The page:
Hemoabdomen is the medical term for blood accumulation in the abdominal cavity. Internal bleeding within the abdomen can occur from several causes including certain toxins (especially rat and mouse poison) or trauma, but it is most commonly due to the rupture of a tumor in the spleen. Even though a tumor may have been growing over several months, the signs detected by an owner will be sudden in onset. Because of sudden blood loss at the time of the tumor rupture, the dog will show signs of circulatory shock including pale gums, profound weakness, rapid heart rate, and collapse. You can read more about hemangiosarcoma, the most common tumor to affect the canine spleen, in this article.
Hemoabdomen, regardless of the cause, is a serious emergency, and veterinary care should not be delayed. Expect to have blood tests and x-rays performed upon your arrival at the emergency room while life-saving measures (such as intravenous fluids and blood transfusions) are started. Many times, surgery is necessary to control the hemorrhage; however, in the case of splenic tumors, the disease may have already spread to other locations.
6. Allergic Reactions
The most common serious allergic reactions that dogs experience are due to vaccinations, medications, and venomous insect stings (bees and wasps). Reactions can range from mild signs, such as facial swelling and hives, to severe signs of shock. Phone your veterinarian at the first signs of any facial swelling because you may be given a dose of antihistamine over the phone and be spared a trip to the emergency clinic. If swelling persists or signs worsen, you should seek emergency care, which will likely include injections of antihistamines and corticosteroids.
7. Hit by Car Injuries
Dogs are often victims of automobile accidents, and the extent of injuries range from mild to fatal. The most common injuries from car encounters include fractures, lung injuries, head trauma, bladder or spleen rupture, and severe bruising. It is always advised to have your pet examined after being hit by a car, even if he appears normal because many injuries may appear or worsen over the hours following the accident.
Animal Poison Control Hotline
Dogs are curious and playful and often encounter toxins around their household and outdoor environment. Signs of toxicity depend on the type of toxin that is ingested. If you suspect your pet has been exposed to a toxin, you should phone your veterinarian to discuss treatment recommendations. For a fee, you can obtain information and treatment recommendations on pet poisonings from the ASPCA Poison Control Center 24 hours a day (888-426-4435).
Some of the most commonly reported toxins in emergency canine patients are:
- Rodent poison
- Snail and slug bait
- Human prescription medications
- Over-the-counter medications (including Tylenol and Advil)
You can read more about human foods that are toxic to dogs here.
You can read about wintertime hazards for dogs here.
You can learn more about springtime dangers for dogs here.
Read about the top 10 toxicities reported in dogs in 2014 here.
9. Bite Wounds
Dog fights are a common reason for your pet to end up in the emergency room. Some of the wounds can be obvious, with external lacerations and visible bleeding. When little dogs are shaken by larger dogs, the external wounds are often only the tip of the iceberg. Many times, internal bleeding from compression and shaking can lead to life-threatening injuries that are not always visible. These small dogs often develop signs of shock (pale gums, rapid heart rate, and weakness) by the time they arrive at the emergency hospital, indicating that there is likely internal blood loss. Emergency veterinarians have even created the term BDLD to describe these "big dog, little dog" encounters and associated injuries.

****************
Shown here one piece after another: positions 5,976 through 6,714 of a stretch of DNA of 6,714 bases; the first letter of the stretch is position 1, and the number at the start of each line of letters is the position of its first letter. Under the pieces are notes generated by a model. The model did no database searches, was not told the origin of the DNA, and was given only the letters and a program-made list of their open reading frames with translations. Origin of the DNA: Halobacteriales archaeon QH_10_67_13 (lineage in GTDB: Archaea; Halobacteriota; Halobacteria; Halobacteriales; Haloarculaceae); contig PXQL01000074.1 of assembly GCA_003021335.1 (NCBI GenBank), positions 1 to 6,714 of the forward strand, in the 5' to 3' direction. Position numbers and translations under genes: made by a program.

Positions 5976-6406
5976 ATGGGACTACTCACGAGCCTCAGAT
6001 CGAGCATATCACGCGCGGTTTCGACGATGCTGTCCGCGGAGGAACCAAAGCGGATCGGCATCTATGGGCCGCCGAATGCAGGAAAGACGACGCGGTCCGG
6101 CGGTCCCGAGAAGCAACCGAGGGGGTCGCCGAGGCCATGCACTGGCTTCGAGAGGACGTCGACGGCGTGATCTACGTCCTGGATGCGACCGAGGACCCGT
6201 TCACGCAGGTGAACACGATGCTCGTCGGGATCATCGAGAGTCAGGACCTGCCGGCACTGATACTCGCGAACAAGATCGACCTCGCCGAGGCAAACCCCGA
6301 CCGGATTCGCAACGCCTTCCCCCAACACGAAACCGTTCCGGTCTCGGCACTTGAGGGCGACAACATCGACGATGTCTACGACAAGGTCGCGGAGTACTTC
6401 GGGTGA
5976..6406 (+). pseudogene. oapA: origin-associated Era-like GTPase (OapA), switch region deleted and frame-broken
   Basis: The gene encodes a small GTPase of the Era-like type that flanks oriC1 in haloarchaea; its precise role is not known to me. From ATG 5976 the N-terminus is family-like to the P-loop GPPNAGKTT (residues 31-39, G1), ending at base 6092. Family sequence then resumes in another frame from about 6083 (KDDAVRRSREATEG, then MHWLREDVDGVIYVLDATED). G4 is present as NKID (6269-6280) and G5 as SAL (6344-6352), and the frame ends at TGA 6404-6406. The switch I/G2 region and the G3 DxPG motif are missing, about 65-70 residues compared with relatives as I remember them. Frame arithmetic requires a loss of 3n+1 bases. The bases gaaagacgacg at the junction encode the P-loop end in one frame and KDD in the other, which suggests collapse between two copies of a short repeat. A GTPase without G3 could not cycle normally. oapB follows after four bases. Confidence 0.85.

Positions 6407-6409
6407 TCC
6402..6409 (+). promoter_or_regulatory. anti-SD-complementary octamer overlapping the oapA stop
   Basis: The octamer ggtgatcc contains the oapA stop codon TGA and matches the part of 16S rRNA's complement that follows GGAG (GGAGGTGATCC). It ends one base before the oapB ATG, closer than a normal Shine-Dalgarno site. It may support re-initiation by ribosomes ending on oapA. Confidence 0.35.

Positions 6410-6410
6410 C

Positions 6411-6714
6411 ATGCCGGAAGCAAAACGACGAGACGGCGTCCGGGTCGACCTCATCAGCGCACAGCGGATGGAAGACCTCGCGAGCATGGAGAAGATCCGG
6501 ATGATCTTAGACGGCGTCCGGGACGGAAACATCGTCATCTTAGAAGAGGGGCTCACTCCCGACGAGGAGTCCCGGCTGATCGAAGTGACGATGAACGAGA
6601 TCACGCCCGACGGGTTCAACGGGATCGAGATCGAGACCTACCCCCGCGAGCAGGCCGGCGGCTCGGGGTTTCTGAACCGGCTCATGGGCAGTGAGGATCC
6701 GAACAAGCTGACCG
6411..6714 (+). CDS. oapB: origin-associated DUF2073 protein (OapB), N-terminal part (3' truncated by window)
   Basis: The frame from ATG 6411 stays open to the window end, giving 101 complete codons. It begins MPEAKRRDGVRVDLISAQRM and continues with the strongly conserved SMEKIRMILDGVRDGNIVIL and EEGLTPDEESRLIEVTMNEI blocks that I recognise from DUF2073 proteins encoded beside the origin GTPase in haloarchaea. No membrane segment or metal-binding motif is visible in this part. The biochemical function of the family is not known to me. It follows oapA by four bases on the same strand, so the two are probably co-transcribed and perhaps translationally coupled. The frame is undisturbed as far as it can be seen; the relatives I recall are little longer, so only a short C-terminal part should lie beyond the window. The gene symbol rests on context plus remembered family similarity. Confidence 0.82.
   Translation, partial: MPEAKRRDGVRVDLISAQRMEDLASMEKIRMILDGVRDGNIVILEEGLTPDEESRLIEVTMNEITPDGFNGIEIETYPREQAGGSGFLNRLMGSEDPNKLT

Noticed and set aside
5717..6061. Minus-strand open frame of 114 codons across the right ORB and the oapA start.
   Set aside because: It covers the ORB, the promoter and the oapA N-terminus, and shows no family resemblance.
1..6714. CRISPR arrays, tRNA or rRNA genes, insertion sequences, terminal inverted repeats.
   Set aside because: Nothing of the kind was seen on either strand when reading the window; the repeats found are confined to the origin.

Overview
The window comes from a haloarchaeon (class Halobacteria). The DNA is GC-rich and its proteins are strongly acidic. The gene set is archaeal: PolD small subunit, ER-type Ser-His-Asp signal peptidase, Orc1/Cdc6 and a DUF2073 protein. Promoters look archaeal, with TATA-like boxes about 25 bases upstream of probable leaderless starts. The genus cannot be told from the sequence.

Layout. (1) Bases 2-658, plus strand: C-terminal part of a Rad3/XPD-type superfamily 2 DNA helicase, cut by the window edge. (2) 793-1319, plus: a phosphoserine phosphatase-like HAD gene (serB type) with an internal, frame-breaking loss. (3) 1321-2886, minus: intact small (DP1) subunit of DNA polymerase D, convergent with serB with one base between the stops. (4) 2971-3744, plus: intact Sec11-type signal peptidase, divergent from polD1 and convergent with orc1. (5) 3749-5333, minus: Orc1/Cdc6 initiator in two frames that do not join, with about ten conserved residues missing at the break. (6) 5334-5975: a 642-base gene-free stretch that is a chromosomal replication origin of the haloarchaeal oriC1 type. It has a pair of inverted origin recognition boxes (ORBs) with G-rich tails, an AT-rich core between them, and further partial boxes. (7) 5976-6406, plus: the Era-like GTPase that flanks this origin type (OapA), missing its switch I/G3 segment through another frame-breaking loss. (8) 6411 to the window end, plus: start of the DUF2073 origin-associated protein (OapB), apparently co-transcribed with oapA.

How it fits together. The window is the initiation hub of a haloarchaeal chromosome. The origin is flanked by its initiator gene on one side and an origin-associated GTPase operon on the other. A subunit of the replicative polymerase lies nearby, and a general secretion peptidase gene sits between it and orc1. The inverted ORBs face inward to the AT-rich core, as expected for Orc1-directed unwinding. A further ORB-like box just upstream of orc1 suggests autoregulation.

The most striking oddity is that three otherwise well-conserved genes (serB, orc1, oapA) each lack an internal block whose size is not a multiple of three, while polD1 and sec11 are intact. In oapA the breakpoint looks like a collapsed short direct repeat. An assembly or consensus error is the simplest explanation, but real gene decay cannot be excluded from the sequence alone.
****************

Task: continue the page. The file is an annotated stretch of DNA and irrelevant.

You should seek emergency care for all bite wounds that affect your dog so that your veterinarian may thoroughly evaluate the wounds and prescribe appropriate antibiotics for your pet. Occasionally the wounds will develop large pockets called abscesses under the skin that require surgical placement of a drain to help with healing. With the more severe internal injuries in smaller dogs, surgical exploration may be required.
A dog may collapse for several reasons, including heat stroke, low blood sugar, heart disease, or laryngeal disease. Regardless of the cause, owners must recognize the urgency of this condition and should make every effort to have their dog transported for emergency care without delay.
Puppies, especially of small breeds, that collapse are often found to have low blood sugar (hypoglycemia) which can be treated with intravenous (into a vein) dextrose (sugar) with generally good outcomes. In most cases, the low blood sugar episodes resolve as the dog grows, and owners are advised to use nutritional supplements and small, frequent feedings until adulthood. Other times, a hypoglycemic puppy may be diagnosed with a congenital (acquired from birth) liver condition called a portosystemic shunt, which requires surgical correction.
Some dogs that develop heart rhythm abnormalities (arrhythmias) present to the emergency room having collapsed. The veterinarian can usually detect an abnormality during the physical exam that will lead to this diagnosis.
Dogs with a history of progressively noisier breathing or poor tolerance to heat may collapse due to a decreased functioning of the larynx (the curtains in the back of the throat that open and close with breathing), which prevents them from panting normally and raises their body temperature.
Knowing the main signs of these ten common dog emergencies will help you be prepared to seek life-saving help for your best friend.